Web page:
The 2015 accrual for this participant is $2% x $60,000 / 12 = $100.00 per month. The 2016 accrual for this participant is $2% x $63,000 / 12 = $105.00 per month. This is the same as any other career average plan. Accruals for 2015 through 2019 are shown in the table in Figure 1, which also shows what happens to them in the years after they are earned.

Figure 1: SIP accruals


In 2015, the participant accrues a benefit of $100.00. In 2016, the plan assets returned 10.2%. The VAP defines annual benefit adjustments as (100% + actual return) / (100% + hurdle rate) – 100%, so the 10.2% return results in an increase of 5.96% (110.2% / 104% - 100%) to all previously accrued benefits. As a result, the participant’s $100.00 benefit accrued during 2015 increases to $105.96 as of December 31, 2016. The participant also earned a new benefit accrual of $105.00 during 2016, so at the end of the year the total benefit is $210.96 ($105.96 + $105.00).

In 2017, the plan’s investment return was 2.9%. Although this return is positive, it is less than the hurdle rate of 4% and results in benefits earned prior to 2017 decreasing by 1.1%. The accrual from 2015 adjusts from $105.96 to $104.84, the accrual from 2016 adjusts from $105.00 to $103.89, and a new accrual of $110.00 is earned, for a total accrued benefit of $318.73 as of December 31, 2017.

A year-by-year comparison of the sum of the original accruals to the current value of the total accrued VAP benefit appears at the bottom of Figure 1. As of December 31, 2018, after a poor return year, the VAP benefit is less than the sum of the original accruals. However, by December 31, 2019, the VAP benefit is $570.76 compared to the sum of the accruals of $550.00.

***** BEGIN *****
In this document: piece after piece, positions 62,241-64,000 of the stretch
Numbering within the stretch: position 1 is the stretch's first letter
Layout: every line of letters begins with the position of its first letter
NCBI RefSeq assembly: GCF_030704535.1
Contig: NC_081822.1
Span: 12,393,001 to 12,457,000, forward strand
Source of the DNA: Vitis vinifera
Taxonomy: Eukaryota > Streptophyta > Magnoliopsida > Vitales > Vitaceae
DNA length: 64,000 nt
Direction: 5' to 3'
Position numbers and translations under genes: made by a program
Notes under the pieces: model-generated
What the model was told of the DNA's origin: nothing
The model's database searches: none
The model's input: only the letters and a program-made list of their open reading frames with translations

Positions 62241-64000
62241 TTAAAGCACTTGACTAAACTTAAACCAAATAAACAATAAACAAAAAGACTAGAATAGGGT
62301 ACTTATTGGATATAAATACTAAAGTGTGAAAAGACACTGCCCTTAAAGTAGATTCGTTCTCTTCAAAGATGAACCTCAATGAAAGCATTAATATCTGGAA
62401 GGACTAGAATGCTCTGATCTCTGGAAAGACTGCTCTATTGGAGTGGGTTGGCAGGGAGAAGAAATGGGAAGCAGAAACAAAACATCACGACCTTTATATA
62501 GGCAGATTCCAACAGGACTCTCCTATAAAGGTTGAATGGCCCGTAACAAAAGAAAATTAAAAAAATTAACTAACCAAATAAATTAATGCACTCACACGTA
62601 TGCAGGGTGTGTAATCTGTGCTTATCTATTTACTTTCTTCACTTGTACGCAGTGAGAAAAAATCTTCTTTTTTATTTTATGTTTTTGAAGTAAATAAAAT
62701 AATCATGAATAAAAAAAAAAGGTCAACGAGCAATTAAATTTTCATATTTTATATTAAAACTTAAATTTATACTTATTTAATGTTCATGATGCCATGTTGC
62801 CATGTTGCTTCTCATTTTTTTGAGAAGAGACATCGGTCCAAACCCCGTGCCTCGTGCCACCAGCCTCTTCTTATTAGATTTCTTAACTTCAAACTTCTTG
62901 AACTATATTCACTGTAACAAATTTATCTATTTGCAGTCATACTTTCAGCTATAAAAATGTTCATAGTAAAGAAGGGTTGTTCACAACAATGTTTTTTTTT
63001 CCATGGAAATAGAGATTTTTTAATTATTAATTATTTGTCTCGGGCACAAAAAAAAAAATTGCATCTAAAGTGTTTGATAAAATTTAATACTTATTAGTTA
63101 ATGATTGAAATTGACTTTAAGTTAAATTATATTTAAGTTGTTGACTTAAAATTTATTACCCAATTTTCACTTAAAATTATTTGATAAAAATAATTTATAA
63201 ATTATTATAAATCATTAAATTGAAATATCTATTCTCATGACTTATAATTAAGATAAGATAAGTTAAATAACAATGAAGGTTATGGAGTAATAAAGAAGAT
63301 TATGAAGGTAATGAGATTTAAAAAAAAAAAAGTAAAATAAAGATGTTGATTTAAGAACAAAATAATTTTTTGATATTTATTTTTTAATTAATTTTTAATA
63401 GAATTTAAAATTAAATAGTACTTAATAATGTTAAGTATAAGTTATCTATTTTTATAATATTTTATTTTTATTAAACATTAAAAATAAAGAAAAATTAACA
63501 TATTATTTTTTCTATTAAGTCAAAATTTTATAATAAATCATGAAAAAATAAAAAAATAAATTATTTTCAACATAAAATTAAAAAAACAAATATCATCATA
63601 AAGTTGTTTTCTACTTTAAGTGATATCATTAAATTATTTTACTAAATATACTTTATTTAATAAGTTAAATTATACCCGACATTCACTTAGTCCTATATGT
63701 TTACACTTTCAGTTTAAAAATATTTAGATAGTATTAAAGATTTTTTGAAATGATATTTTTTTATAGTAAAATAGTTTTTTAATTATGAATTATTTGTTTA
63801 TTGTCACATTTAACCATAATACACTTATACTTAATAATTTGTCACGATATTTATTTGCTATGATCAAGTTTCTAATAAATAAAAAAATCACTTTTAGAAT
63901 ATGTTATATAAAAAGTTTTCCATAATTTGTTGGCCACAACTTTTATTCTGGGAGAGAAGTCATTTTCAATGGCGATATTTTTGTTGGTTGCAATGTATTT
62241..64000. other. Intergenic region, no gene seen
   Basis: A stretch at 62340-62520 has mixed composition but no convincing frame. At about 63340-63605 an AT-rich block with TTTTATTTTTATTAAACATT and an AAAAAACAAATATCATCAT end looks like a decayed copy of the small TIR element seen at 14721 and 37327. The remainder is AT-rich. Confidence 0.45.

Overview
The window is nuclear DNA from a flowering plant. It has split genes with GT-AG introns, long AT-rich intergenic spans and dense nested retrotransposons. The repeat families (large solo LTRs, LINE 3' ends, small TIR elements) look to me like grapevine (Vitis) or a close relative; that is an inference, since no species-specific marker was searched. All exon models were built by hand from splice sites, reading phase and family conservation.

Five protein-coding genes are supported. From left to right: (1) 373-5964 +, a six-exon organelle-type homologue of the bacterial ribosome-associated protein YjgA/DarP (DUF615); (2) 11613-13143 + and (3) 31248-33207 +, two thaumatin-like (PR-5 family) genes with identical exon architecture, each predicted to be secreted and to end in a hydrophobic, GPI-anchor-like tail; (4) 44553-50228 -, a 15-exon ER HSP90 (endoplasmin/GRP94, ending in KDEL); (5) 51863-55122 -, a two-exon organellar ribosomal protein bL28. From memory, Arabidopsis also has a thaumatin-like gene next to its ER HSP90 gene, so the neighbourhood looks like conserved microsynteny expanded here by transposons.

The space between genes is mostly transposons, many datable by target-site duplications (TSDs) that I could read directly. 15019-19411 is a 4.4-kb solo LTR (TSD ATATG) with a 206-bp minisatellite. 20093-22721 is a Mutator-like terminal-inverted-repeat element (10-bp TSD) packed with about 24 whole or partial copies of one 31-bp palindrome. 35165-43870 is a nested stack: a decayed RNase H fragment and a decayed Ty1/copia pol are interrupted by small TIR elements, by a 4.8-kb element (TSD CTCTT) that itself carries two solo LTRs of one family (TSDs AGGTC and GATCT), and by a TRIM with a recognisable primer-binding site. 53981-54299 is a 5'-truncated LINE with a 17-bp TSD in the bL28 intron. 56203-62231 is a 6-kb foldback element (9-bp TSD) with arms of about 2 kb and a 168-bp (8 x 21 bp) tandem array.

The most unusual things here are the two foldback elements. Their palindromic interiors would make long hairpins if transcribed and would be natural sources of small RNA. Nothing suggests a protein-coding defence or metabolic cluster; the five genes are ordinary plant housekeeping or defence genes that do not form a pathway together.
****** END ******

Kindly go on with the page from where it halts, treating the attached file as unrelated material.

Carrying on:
At retirement, the benefit can be elected in a form that covers the participant’s lifetime only, such as a single life annuity, or the participant’s and spouse’s lifetime, such as a joint and survivor annuity, just like in a traditional defined benefit plan.

The benefit adjustments described in Figure 1 also apply to retiree benefits. As an example, consider a retiree who receives $100 per month beginning December 31, 2015. That person would receive $100 per month during 2016. Because the plan assets returned 10.2% during 2016, the retiree would receive $105.96 per month during 2017. The benefit would continue to adjust just as the active benefit does, but no new accruals would be added.

Though volatile, benefits earned under a VAP are expected to increase over time if the long-term expected return on the plan’s investment portfolio is greater than the hurdle rate. This is expected to provide inflation protection, both while active and in retirement. In addition, the funding requirements of the plan remain stable, even with a market downturn. The contribution requirement each year is the value of benefits accruing for the year, much like a defined contribution plan, without any surprises. Because benefits adjust to reflect the plan’s investment performance, the plan’s assets and liabilities remain in balance at all times. Therefore, VAPs will not have unfunded past benefits that need to be “re-funded.”